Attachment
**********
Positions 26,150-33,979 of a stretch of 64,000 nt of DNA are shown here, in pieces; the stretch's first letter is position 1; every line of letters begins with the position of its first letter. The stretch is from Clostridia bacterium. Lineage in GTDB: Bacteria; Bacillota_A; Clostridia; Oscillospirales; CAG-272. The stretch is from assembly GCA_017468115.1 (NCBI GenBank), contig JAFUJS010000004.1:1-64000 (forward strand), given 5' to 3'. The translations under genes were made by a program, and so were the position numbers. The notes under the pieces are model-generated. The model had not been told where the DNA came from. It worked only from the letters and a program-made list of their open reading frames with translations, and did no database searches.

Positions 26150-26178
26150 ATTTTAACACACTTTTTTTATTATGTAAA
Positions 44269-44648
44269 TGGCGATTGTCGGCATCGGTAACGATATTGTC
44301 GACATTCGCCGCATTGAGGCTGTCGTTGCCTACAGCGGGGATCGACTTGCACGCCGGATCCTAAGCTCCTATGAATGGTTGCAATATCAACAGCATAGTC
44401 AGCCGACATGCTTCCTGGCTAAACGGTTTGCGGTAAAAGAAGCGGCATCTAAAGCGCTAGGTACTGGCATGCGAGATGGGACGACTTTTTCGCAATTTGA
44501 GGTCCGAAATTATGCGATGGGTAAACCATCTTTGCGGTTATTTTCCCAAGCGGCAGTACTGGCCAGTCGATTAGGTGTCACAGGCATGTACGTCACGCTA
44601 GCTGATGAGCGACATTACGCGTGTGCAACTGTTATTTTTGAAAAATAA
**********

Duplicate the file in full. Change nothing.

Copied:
Positions 26,150-33,979 of a stretch of 64,000 nt of DNA are shown here, in pieces; the stretch's first letter is position 1; every line of letters begins with the position of its first letter. The stretch is from Clostridia bacterium. Lineage in GTDB: Bacteria; Bacillota_A; Clostridia; Oscillospirales; CAG-272. The stretch is from assembly GCA_017468115.1 (NCBI GenBank), contig JAFUJS010000004.1:1-64000 (forward strand), given 5' to 3'. The translations under genes were made by a program, and so were the position numbers. The notes under the pieces are model-generated. The model had not been told where the DNA came from. It worked only from the letters and a program-made list of their open reading frames with translations, and did no database searches.

Positions 26150-26178
26150 ATTTTAACACACTTTTTTTATTATGTAAA
Positions 44269-44648
44269 TGGCGATTGTCGGCATCGGTAACGATATTGTC
44301 GACATTCGCCGCATTGAGGCTGTCGTTGCCTACAGCGGGGATCGACTTGCACGCCGGATCCTAAGCTCCTATGAATGGTTGCAATATCAACAGCATAGTC
44401 AGCCGACATGCTTCCTGGCTAAACGGTTTGCGGTAAAAGAAGCGGCATCTAAAGCGCTAGGTACTGGCATGCGAGATGGGACGACTTTTTCGCAATTTGA
44501 GGTCCGAAATTATGCGATGGGTAAACCATCTTTGCGGTTATTTTCCCAAGCGGCAGTACTGGCCAGTCGATTAGGTGTCACAGGCATGTACGTCACGCTA
44601 GCTGATGAGCGACATTACGCGTGTGCAACTGTTATTTTTGAAAAATAA